As part of the St. Johns River Water Management District’s core missions, our work includes protecting, restoring and preserving natural systems, and supporting wetlands’ natural hydrologic and ecologic functions.
Our agency is fortunate to have some of the most dedicated and respected wetland scientists in the country, working every day to support this mission. One of them, Kim Ponzio, is considered a “wetland legend.”
Recognized twice this year by the Society of Wetlands Scientists for her ongoing contributions to wetland research, she also contributed to a new book, History of Wetland Science: Perspectives from Wetland Leaders. The book was originally to be called Wetland Legends, which is an equally apt title for Ponzio, who has been an ambassador for the District and wetland science around the globe.
“The book captures the early development of wetland science through short autobiographical essays written by early wetland forebearers,” Ponzio says. “It’s a collection of articles about how many of us became wetland scientists.”
In her essay, titled “A job so amazing, I can’t believe I get paid to do this,” she writes: “Many of us didn’t start out wanting to be wetland scientists. In my generation, we never really had a course of study that was particular to becoming a wetland scientist. So, when we were little kids and everyone was saying they wanted to be an astronaut or a doctor or fireman, nobody was saying, ‘Hey, I want to be a wetland scientist when I grow up!’”
In fact, Ponzio was a pre-med student at Florida Atlantic University when she took some biology and botany courses and discovered that she preferred collecting and identifying plants than studying the human anatomy.
Kim Ponzio conducts a survey of vegetation at the headwaters of the St. Johns River.
Upon graduating, Ponzio landed a job as an environmental technician at South Florida Water Management District (SFWMD) where she learned to operate airboats while visiting sampling sites in the Everglades. One of her projects required her to monitor changes in cattail and sawgrass density along a nutrient gradient. She was in her element.
“I had just six months to figure out how to navigate to all six of our sampling sites – without a GPS, iPad, phone, or even a Loran C unit,” she recalls. “If you have ever been out in the northern Everglades, it truly is a river of grass and every turn on the airboat trail looks much the same.”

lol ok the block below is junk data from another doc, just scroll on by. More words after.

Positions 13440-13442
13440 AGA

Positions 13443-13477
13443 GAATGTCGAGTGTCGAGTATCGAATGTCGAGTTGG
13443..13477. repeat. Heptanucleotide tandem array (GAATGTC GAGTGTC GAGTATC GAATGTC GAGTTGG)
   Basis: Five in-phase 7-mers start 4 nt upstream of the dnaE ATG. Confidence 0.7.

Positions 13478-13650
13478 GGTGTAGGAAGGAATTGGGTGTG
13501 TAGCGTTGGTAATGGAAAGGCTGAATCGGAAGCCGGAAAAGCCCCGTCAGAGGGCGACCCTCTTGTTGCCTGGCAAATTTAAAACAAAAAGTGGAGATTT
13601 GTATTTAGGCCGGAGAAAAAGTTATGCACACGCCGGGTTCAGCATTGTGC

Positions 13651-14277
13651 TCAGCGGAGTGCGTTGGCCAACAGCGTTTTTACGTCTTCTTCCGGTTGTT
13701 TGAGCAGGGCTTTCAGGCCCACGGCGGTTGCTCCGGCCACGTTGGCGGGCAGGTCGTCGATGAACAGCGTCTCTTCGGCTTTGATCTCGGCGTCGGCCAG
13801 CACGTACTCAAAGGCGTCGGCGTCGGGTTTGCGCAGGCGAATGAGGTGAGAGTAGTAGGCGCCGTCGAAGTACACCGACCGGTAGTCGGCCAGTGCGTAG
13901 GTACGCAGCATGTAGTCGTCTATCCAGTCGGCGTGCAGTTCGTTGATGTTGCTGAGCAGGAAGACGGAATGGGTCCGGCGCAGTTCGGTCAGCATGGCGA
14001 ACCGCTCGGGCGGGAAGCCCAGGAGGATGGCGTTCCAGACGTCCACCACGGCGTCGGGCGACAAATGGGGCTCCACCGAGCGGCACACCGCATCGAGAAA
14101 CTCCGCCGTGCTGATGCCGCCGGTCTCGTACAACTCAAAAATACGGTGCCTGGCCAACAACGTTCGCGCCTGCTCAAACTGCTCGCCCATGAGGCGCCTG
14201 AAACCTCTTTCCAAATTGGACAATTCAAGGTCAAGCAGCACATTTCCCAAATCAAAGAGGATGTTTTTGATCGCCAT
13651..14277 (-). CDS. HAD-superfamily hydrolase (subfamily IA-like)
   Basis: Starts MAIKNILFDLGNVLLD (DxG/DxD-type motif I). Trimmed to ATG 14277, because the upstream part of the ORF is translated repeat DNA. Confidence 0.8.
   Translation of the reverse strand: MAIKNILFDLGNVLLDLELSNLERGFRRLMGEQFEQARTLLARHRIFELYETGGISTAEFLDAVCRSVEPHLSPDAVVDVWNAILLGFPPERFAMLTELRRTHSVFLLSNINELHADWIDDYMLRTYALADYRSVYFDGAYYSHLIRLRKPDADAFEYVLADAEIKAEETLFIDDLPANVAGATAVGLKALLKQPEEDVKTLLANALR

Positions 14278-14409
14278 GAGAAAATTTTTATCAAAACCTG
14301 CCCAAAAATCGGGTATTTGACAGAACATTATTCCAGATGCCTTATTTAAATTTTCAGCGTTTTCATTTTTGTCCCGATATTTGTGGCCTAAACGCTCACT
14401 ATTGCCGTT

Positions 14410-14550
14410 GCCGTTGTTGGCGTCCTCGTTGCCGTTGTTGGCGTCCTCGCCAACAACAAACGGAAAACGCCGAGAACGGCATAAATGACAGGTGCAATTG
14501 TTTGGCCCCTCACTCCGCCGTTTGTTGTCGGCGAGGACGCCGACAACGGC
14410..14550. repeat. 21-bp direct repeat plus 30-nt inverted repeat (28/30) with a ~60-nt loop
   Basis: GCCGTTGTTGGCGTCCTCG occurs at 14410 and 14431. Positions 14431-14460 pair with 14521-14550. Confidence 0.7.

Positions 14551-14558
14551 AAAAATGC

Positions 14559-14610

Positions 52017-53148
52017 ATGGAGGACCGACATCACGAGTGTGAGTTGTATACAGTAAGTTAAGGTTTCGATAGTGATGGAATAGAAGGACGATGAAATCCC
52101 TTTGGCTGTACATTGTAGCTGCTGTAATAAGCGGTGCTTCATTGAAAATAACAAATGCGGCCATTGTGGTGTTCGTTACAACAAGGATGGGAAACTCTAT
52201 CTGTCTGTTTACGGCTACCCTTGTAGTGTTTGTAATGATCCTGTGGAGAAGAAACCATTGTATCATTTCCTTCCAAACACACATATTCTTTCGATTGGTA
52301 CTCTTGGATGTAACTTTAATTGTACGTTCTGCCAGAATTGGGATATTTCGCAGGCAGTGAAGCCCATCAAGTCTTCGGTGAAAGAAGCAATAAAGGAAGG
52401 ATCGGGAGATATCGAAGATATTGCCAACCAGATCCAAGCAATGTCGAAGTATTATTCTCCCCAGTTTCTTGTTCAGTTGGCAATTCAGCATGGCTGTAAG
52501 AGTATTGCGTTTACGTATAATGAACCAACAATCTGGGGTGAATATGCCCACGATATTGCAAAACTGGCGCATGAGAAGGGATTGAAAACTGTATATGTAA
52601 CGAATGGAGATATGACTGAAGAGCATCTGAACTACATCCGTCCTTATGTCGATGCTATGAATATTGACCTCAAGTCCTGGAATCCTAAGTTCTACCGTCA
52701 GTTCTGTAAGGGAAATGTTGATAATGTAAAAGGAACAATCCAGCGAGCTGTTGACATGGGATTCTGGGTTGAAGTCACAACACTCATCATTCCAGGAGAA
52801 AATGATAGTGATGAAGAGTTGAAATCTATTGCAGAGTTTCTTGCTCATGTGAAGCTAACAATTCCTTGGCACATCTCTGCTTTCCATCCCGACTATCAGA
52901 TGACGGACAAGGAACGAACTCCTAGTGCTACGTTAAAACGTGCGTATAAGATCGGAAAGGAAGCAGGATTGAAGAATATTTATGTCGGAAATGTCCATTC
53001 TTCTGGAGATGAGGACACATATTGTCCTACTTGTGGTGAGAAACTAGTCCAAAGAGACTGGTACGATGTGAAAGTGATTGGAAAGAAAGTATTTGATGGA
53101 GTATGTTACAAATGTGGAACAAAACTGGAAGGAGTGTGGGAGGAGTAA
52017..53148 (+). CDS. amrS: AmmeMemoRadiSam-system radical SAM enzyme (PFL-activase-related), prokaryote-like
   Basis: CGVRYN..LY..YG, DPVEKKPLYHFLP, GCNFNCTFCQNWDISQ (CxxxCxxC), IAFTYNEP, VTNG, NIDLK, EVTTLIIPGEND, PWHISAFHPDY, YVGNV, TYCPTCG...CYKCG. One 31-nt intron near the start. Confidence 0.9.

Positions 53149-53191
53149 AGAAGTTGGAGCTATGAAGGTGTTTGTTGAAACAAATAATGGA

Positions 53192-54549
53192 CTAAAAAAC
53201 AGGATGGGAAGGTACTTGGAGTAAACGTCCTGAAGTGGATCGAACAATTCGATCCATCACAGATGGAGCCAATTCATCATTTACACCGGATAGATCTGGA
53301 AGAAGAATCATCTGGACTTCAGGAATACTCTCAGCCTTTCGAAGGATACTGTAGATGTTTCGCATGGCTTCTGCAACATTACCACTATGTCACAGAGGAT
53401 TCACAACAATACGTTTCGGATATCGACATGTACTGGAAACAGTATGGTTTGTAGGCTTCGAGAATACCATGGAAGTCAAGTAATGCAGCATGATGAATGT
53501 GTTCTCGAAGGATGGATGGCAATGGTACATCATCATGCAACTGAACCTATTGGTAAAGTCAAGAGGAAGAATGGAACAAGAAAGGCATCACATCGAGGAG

Ponzio says her adventures at SFWMD helped her develop as a wetland scientist. But it was the support of the St. Johns River Water Management District that allowed her to reach benchmarks that she never thought were possible. The District funded the cost of her master’s degree through its Educational Assistance Program and provided her the opportunity to conduct key wetland research in both the Ocala National Forest in Hopkins Prairie and in the Upper St. Johns River Basin working on wetland restoration and management.
Ponzio has also served in various leadership roles in the prestigious, international Society of Wetland Scientists (SWS) since 2007. She served as President of SWS in 2015–2016 and is now serving as the President of the SWS Professional Certification Program which certifies professional wetland scientists that have the education, experience, and ethics to assess and manage wetlands worldwide.
“Through the SWS, I’ve brought the wetland work of the District to people in Macedonia, Taiwan, Czech Republic, mainland China, UK and Germany,” Ponzio says. “Serving in SWS leadership has been one of the most rewarding things I have done in my professional life. It’s been a blast.”
Serving in SWS leadership has been one of the most rewarding things I have done in my professional life. It’s been a blast.
The accolades didn’t stop there. The Society of Wetland Scientists Professional Certification Program (SWSPCP) designated Ponzio, along with fellow District wetland scientists Lance Hart, Barbara Hatchitt, Steve Miller and Michelle Reiber as Senior Professional Wetland Scientists (SPWS) through its Wetland Certification Program. While all five District employees have been certified since 1995 as Professional Wetland Scientists, the new “Senior” certification designates them as senior level. The new designation recognizes wetland professionals who have been working in the wetland field and have maintained the education, experience and ethics to be certified for at least 20 years. Only 480 Professional Wetland Scientists have the SPWS special designation in the entire U.S.
In November 2020, SWS selected Ponzio as a recipient of the special SWS 40th Anniversary Awards. During a virtual ceremony in December, she was recognized for her 13 years of “high level and sustained contributions to wetland research, practice, education, communication and support to the Society.”